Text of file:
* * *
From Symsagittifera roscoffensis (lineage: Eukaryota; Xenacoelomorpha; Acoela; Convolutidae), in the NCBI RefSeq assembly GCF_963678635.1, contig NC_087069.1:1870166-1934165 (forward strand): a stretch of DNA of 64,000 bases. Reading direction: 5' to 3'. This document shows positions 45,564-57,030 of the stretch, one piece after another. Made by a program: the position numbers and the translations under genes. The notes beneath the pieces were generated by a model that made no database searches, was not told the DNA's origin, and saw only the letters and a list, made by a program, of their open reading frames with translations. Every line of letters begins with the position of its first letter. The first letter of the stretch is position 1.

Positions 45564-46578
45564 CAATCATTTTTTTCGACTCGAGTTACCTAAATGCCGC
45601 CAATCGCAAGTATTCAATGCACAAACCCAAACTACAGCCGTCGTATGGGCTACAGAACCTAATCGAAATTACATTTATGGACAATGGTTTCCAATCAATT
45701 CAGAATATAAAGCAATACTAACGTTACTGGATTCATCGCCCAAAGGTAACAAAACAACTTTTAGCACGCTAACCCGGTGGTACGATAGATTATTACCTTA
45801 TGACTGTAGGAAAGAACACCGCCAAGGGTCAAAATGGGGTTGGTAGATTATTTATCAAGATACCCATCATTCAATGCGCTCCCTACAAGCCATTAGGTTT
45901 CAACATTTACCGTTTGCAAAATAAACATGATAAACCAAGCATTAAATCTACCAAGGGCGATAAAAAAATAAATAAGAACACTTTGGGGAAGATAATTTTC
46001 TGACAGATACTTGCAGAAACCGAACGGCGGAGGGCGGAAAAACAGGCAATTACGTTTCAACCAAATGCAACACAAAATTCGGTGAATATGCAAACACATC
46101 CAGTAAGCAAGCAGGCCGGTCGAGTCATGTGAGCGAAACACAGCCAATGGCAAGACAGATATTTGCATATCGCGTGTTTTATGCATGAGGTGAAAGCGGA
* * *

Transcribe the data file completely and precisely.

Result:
From Symsagittifera roscoffensis (lineage: Eukaryota; Xenacoelomorpha; Acoela; Convolutidae), in the NCBI RefSeq assembly GCF_963678635.1, contig NC_087069.1:1870166-1934165 (forward strand): a stretch of DNA of 64,000 bases. Reading direction: 5' to 3'. This document shows positions 45,564-57,030 of the stretch, one piece after another. Made by a program: the position numbers and the translations under genes. The notes beneath the pieces were generated by a model that made no database searches, was not told the DNA's origin, and saw only the letters and a list, made by a program, of their open reading frames with translations. Every line of letters begins with the position of its first letter. The first letter of the stretch is position 1.

Positions 45564-46578
45564 CAATCATTTTTTTCGACTCGAGTTACCTAAATGCCGC
45601 CAATCGCAAGTATTCAATGCACAAACCCAAACTACAGCCGTCGTATGGGCTACAGAACCTAATCGAAATTACATTTATGGACAATGGTTTCCAATCAATT
45701 CAGAATATAAAGCAATACTAACGTTACTGGATTCATCGCCCAAAGGTAACAAAACAACTTTTAGCACGCTAACCCGGTGGTACGATAGATTATTACCTTA
45801 TGACTGTAGGAAAGAACACCGCCAAGGGTCAAAATGGGGTTGGTAGATTATTTATCAAGATACCCATCATTCAATGCGCTCCCTACAAGCCATTAGGTTT
45901 CAACATTTACCGTTTGCAAAATAAACATGATAAACCAAGCATTAAATCTACCAAGGGCGATAAAAAAATAAATAAGAACACTTTGGGGAAGATAATTTTC
46001 TGACAGATACTTGCAGAAACCGAACGGCGGAGGGCGGAAAAACAGGCAATTACGTTTCAACCAAATGCAACACAAAATTCGGTGAATATGCAAACACATC
46101 CAGTAAGCAAGCAGGCCGGTCGAGTCATGTGAGCGAAACACAGCCAATGGCAAGACAGATATTTGCATATCGCGTGTTTTATGCATGAGGTGAAAGCGGA